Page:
Lynmouth. See Lynton.
Lynton and Lynmouth, two villages of North Devon, on the Bristol Channel, 18 miles NE. of Barnstaple. Lynmouth stands close to the sea, and Lynton half-way up the cliff, 428 feet above. They were 'discovered' in 1883, and have since been developed, now possessing a cliff-railway 1000 feet in vertical ascent, electric light, nine hotels, etc. Shelley stayed at Lynmouth in 1812 and Southey called it 'the finest spot, except Cintra and Arrabida, I ever saw.' Pop. 1700.
Lyonesse. See Scilly Islands.
MAAM, a locality in County Galway, in a fine pass near the NW. end of Lough Corrib. To the west are the Maam-turk Mountains ; 8 miles N. is Maam-trasna (2207 feet high), giving name to a district west of Lough Mask.
Maas. See Meuse.
Maastricht. See Maestricht.
Macduff. See Banff.
Macedonia, anciently the name of a country, now part of Turkey, lying NW. of the Aegean Sea, mountainous, with fertile plains. Philip II. be-came (338 b.c.) master of Greece ; his son, Alex-ander the Great (356-323 B.C.), conquered half the known world. The present population is mainly Bulgarian, with Greeks on the coast and in some districts ; the Turks are not numerous. In consequence of the oppression of the Christian population and the failure of Turkey to carry out promised reforms, there have been troubles and threatened revolt since 1875. These became acute in 1903, when many encounters between the antagonistic nationalities took place. In 1905 the Powers made a naval demonstration to enforce upon Turkey the carrying out of financial and other reforms.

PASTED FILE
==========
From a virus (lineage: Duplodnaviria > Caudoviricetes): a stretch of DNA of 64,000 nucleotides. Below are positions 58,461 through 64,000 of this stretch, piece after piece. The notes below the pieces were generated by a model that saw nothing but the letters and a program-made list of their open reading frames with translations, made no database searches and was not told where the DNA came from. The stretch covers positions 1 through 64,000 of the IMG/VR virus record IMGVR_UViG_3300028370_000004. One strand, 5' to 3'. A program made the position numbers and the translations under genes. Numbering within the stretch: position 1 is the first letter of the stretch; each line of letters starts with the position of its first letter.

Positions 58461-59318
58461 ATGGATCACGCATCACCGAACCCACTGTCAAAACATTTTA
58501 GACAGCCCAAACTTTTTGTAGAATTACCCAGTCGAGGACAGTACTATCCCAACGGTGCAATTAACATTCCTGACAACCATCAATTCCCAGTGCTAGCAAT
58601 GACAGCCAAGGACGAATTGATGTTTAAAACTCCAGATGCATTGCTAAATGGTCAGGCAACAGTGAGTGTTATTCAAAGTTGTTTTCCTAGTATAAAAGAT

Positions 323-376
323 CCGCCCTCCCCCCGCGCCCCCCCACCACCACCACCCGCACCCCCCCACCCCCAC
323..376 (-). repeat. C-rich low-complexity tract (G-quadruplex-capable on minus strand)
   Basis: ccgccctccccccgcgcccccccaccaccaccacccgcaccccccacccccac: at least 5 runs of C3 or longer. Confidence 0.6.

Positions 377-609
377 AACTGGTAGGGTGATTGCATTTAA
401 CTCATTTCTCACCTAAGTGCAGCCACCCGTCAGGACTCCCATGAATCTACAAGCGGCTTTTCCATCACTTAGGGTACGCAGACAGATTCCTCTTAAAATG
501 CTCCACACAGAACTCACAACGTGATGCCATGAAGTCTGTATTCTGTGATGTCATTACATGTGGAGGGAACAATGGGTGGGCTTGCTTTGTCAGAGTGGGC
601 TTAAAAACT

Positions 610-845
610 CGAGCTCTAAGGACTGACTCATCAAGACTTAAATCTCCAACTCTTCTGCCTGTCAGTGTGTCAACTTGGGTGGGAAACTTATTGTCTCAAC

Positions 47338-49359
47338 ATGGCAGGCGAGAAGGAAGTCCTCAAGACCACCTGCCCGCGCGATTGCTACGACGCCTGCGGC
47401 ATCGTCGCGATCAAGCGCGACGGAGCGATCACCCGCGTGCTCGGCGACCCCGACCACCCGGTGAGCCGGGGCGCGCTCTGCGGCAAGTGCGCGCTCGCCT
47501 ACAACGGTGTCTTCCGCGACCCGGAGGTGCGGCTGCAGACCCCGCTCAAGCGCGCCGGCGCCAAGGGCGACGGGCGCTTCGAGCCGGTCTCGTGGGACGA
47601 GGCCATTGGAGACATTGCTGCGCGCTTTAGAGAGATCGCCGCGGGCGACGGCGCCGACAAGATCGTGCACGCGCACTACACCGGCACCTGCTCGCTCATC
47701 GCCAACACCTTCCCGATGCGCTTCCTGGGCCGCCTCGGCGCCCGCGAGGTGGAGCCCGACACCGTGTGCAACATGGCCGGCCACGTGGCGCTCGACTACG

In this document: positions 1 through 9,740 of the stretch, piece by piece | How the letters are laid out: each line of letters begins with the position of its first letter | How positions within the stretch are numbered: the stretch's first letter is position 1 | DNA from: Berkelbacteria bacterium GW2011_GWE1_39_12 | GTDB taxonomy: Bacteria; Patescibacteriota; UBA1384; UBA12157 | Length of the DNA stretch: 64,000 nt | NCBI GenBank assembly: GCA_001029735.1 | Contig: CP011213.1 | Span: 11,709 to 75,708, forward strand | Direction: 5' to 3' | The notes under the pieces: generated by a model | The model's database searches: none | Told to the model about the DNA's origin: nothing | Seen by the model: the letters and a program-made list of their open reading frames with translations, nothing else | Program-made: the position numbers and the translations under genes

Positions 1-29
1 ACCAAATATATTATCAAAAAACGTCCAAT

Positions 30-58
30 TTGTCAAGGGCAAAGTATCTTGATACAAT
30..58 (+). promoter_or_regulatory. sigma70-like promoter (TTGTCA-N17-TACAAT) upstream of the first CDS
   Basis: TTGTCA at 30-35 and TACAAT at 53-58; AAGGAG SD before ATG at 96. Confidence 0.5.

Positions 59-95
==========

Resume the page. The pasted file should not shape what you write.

Machrihanish, a bay on the west coast of Kintyre, 5 miles across from Campbeltown, famous for its golf links and as the wireless telegraph station (with tower over 400 feet high) for trans-Atlantic messages.